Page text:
UOW Malaysia KDU organizes a rich university life for students

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MANY might describe their first time as “scary” and even “downright terrifying”. Or at least, these are some of the feelings of students described in blogs and forums during their first experience at university.

However, one tradition that can also be enjoyed by newbies and seniors is a college’s Freshies Night.

According to UOW Malaysia KDU Student Council President Melissa Anne Chai, the student council successfully concluded its recent Freshies night in early August after a long hiatus.

“It’s like a welcome party. We reunite. There are all kinds of shows. The juniors make friends with the seniors,” she said, describing the event as a joy to organize.

The festivities are said to get even better during Campus Breakout. These take place three times a year—around the start of the semester—when clubs and societies set up booths and encourage freshmen to join.

Students can choose from a range of clubs and societies according to their passion or even discover new ones.

There are dozens of clubs and societies in the UOW Malaysia KDU that revolve around sports, hobbies and other interests that freshmen can choose according to their passions or find new ones .

“We recruit seniors who really want to be involved in orientation support and to play an active role in the adaptation of first-year students to university life.

“Those in the ‘smolkids’ group – a nickname for new students – are on standby to help freshmen learn how to register for subjects, use the library or anything else on campus they don’t. don’t know.

“I’ve seen many student council members who were quiet and shy at first and are now outspoken, assertive and very involved in our student community,” said Chai, a second-year law student at UOW Malaysia KDU. in Selangor.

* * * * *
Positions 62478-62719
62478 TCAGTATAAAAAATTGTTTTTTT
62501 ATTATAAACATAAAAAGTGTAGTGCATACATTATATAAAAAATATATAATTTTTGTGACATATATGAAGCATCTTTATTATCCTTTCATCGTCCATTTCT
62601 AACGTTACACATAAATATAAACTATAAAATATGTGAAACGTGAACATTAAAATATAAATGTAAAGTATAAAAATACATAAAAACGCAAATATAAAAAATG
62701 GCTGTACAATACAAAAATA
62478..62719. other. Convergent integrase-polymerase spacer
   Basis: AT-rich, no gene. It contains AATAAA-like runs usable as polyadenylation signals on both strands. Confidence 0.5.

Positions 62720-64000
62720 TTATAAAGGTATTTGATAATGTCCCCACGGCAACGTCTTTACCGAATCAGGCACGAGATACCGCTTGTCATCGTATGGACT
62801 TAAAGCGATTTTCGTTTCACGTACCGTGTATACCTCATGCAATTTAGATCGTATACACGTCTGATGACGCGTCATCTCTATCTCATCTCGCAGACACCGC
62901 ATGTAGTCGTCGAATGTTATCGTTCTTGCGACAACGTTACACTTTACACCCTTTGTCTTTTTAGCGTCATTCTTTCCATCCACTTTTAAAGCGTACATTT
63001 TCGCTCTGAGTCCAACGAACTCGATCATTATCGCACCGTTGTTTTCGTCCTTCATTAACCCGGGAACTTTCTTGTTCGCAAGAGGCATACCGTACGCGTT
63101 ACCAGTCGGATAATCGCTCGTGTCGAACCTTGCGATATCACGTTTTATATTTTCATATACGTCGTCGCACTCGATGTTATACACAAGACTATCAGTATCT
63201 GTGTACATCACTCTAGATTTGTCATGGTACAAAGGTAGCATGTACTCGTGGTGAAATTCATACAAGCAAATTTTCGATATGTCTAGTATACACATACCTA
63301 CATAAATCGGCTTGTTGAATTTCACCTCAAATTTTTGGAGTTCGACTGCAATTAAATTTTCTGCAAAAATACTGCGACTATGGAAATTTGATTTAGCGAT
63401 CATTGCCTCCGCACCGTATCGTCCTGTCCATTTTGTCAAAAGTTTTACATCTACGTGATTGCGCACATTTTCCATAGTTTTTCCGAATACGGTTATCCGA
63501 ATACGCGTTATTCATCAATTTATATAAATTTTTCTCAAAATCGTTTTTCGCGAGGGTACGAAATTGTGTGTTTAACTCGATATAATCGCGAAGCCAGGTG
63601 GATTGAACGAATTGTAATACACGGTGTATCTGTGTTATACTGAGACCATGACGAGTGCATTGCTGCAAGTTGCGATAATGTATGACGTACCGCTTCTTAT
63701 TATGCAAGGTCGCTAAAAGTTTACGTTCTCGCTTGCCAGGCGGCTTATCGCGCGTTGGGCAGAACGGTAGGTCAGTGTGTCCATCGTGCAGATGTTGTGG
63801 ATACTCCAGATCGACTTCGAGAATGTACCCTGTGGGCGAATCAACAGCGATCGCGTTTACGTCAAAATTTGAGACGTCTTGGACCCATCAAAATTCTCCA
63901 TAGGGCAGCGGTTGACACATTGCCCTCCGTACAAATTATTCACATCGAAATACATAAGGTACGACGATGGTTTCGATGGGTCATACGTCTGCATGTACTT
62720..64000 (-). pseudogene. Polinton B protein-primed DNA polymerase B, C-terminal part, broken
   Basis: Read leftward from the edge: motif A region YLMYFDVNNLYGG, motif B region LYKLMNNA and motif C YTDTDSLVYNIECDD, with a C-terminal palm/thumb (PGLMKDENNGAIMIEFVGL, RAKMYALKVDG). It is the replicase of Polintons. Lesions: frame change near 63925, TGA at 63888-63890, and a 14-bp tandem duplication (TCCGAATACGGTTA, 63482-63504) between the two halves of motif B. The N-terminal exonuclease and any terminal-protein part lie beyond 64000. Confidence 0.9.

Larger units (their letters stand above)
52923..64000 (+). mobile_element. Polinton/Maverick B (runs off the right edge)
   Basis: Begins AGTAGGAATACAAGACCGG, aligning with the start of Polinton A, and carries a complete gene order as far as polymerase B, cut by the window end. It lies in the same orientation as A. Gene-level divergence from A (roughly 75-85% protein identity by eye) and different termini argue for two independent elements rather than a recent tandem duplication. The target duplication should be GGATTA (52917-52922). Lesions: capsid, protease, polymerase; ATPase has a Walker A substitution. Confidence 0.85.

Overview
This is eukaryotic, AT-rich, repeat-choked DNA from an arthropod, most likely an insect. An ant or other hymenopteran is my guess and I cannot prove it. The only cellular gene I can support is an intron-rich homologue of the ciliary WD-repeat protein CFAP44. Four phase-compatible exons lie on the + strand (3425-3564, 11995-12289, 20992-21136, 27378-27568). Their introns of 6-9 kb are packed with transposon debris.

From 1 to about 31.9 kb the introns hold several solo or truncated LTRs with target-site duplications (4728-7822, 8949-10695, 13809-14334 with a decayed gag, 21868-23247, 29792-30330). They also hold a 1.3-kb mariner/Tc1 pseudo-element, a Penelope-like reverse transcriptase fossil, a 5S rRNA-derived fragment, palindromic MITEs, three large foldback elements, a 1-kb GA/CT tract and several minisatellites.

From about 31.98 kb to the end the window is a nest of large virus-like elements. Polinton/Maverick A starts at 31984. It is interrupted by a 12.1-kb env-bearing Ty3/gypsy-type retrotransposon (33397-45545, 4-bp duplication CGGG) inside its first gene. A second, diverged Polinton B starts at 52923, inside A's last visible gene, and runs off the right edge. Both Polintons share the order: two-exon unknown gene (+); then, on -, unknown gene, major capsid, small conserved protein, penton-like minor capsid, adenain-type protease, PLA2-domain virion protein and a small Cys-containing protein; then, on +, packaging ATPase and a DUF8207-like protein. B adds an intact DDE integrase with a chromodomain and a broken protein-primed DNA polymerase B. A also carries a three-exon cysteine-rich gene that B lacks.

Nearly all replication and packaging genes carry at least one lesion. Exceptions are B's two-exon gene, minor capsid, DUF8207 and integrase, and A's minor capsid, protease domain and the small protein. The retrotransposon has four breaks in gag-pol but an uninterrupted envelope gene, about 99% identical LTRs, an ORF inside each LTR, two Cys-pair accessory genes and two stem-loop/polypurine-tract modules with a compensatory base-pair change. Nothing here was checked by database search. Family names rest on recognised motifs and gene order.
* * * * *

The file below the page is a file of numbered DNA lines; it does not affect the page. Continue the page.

Sharifah Azura, deputy director of the student and alumni center at UOW Malaysia KDU, said helping new students adapt effectively to university life is serious business.

“For their orientation, we organize numerous information sessions and campus tours. They learn all about college social services, shuttles, accommodation, medical services, and even how to borrow books.

“It is vital for them to fully familiarize themselves with our campus before beginning their university life,” she said.

The university's newest campus in Batu Kawan, Penang is equipped with two gymnasiums, an Olympic-size swimming pool as well as tennis, badminton and squash courts with a sports field to boot.The university’s newest campus in Batu Kawan, Penang is equipped with two gymnasiums, an Olympic-size swimming pool as well as tennis, badminton and squash courts with a sports field to boot.

Campus Student and Alumni Center Senior Director Mitchell Liong emphasized that academic achievement is not the only denominator of a high-quality college life.

“The value of a university as an alma mater lies in how the campus shapes character – our emotional, mental, and even spiritual facets. We pay close attention to these facets through our Youth Empowerment Plan “, he said, adding that the five-fold plan has been called fitpiration – a portmanteau of fit and inspiration.

He shared that nutrition talks and even weight loss challenges are held regularly, the latest being a sports psychology conference in June, given by the Selangor Football Association.

The newest campus in Batu Kawan, Penang is equipped with two gymnasiums, an Olympic-size swimming pool as well as tennis, badminton and squash courts with a sports court to boot. Similar facilities are found at all UOW Malaysia KDU campuses nationwide.

The other four focus areas of the university’s youth empowerment plan – career exploration, culture (embracing a myriad of cultural ideologies to promote diversity and inclusion), Hatch Up (promoting creativity and entrepreneurship) and sustainability.

For more information, call 03-5565 0538 (Selangor campus) or 04-238 6368 (Penang campus).

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